South Australia’s Tesla virtual power plant powers ahead, delivering cheaper energy

Share

Eight months after launching the second phase of South Australia’s virtual power plant (VPP), the state government is looking to deliver the project’s final phase. With more than 1,100 SA households now signed up to the program, the VPP is already delivering affordable electricity to some of the most disadvantaged households whilst increasing the reliability of the state’s electricity network.

“Households participating in the Phase 2 trial are charged electricity rates more than 20 per cent better than the Default Market Offer introduced on 1 July 2019,” said Minister Dan van Holst Pellekaan. “Tesla is regularly reviewing and benchmarking the VPP Program Offer to ensure the program continues to deliver the savings promised to customers and that the VPP Program Offer is the best published retail offer in the South Australian market.”

Touted as the world’s largest deployment of residential solar+storage in the form of a VPP, the SA project was unveiled last year under the previous Labor government. Although the Liberal Party initially opposed the VPP plans and instead promoted the idea of a home battery subsidy scheme during its election campaign, the SA Liberal government has moved both projects forward.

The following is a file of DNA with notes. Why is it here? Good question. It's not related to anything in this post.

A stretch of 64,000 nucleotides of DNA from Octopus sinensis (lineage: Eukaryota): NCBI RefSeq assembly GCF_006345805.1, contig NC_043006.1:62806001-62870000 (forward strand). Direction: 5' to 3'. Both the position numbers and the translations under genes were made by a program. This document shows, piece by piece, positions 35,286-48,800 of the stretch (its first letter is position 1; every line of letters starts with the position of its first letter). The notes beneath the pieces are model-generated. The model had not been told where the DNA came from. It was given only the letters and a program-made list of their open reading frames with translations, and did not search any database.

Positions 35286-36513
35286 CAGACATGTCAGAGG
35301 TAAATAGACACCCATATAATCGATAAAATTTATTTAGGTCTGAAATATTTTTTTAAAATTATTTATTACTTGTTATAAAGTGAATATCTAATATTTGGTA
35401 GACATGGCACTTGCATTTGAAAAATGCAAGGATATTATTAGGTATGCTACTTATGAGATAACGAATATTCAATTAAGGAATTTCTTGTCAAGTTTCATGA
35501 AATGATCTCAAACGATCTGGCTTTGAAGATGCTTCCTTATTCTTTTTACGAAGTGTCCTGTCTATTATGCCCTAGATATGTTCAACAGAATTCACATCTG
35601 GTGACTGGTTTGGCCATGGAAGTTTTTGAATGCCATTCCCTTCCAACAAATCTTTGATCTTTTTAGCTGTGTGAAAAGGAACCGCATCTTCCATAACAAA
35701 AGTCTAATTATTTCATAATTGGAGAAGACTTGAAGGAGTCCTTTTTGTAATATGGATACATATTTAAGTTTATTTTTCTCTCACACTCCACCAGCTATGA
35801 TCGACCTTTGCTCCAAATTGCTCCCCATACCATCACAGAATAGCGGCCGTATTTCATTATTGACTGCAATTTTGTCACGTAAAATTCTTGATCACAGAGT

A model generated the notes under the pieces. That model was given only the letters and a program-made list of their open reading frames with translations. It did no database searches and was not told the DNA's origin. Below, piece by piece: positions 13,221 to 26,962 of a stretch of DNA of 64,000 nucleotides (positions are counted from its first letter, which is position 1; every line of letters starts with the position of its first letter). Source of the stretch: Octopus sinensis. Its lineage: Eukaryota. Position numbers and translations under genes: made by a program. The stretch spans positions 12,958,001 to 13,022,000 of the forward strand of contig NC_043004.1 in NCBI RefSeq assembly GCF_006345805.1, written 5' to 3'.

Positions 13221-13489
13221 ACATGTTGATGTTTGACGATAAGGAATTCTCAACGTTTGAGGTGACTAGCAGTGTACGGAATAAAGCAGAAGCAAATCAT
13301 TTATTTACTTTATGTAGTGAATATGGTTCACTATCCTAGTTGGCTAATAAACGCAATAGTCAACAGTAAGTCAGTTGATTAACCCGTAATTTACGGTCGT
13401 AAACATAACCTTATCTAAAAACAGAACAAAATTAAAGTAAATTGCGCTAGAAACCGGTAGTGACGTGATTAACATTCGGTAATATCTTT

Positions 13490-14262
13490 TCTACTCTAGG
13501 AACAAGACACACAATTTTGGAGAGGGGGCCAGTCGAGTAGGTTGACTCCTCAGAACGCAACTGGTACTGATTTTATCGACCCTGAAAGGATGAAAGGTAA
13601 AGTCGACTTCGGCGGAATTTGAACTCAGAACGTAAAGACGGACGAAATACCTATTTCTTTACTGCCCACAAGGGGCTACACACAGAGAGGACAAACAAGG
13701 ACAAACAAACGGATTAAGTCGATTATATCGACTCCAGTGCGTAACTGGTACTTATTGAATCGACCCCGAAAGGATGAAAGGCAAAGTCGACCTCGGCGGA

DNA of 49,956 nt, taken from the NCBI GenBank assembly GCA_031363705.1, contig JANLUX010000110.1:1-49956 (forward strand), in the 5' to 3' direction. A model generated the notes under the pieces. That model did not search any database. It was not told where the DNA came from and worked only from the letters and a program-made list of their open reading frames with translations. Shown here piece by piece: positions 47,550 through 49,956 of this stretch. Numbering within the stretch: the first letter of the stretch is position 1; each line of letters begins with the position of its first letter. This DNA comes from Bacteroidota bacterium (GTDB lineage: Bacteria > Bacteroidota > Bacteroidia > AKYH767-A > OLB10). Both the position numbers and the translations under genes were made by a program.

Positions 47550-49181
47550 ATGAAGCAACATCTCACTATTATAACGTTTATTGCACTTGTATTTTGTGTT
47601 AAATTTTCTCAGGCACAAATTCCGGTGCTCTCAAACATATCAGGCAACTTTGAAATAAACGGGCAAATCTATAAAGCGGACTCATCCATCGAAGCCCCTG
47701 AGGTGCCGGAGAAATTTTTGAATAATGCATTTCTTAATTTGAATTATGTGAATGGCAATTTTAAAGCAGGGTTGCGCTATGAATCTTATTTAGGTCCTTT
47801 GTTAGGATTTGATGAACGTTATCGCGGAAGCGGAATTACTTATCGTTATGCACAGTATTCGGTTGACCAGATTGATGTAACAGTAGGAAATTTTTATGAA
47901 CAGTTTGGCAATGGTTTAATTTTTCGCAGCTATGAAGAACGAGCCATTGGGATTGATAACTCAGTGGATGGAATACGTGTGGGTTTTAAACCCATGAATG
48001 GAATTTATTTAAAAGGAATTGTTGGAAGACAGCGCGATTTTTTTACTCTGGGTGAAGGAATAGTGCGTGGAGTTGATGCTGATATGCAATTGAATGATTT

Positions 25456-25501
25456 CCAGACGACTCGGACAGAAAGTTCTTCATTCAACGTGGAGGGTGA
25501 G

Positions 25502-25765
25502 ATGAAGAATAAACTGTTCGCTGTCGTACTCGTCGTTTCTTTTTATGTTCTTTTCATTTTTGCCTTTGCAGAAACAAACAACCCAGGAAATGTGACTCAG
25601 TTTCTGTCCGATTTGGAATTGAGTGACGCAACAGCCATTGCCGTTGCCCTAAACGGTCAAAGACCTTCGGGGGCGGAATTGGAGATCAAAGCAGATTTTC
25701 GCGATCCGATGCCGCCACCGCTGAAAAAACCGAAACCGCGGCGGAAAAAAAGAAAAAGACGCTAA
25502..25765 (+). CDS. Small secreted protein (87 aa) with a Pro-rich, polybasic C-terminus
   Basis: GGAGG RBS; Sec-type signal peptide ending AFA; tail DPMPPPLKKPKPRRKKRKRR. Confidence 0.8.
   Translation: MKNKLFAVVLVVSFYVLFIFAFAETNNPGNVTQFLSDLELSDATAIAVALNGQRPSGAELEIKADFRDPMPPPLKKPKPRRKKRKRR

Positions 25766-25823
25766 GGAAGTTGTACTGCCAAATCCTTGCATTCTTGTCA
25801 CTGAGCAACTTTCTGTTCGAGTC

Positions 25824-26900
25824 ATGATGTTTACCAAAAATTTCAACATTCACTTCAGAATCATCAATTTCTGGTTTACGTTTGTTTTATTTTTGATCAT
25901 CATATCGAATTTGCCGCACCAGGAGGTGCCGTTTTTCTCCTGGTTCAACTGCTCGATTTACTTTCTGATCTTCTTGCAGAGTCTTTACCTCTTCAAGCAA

The government launched its $100 million Home Battery Scheme in October to subsidize the cost of buying a home energy storage system for up to 40,000 South Australian households. Meanwhile, the Tesla VPP completed Phase one, the trial phase, which saw 5 kW/13.5 kWh rooftop solar+storage (respectively) systems provided to Housing Trust (state/social housing) properties for no cost on an opt-in basis. 

According to the state government, the results from the first 100 batteries demonstrated the success of the concept with households seeing their grid consumption reduced by more than 70%, leading to lower power bills. In Phase 2, the project welcomed a new partner on board, community-based retailer Energy Locals, towards the goal to deliver rooftop solar and a Tesla Powerwall 2 battery to 1,000 low income households. The SA VPP trial phases have been supported by a $2 million grant and $20 million loan from the South Australian Renewable Technology Fund.

“Results from Phase 1 and Phase 2 are already contributing towards the design of the potential Phase 3 to enable as many families as possible to benefit from this program,” said van Holst Pellekaan. “In particular smaller 5kW solar systems are already being trialled to allow for more properties with smaller roofs or other physical constraints to be included.”

As South Australia moves towards its 100% renewable energy target by 2030, the 250 MW Tesla VPP is set to assume a major role in the future energy system, alongside similar schemes managed by AGL and Simply Energy. The SA VPP intends to be part of the Australian Energy Market Operator’s Virtual Power Plant Demonstrations starting in late July, which will explore the operational capabilities of VPPs to deliver energy and frequency control ancillary services and seek to pave the way to smooth integration of VPPs before they reach commercial scale.

“The VPP demonstrations will provide evidence-based learning towards the integration of distributed energy resources to unlock scalable consumer value and power system reliability and security in the National Electricity Market,” said AEMO’s Emerging Markets and Services General Manager, Violette Mouchaileh.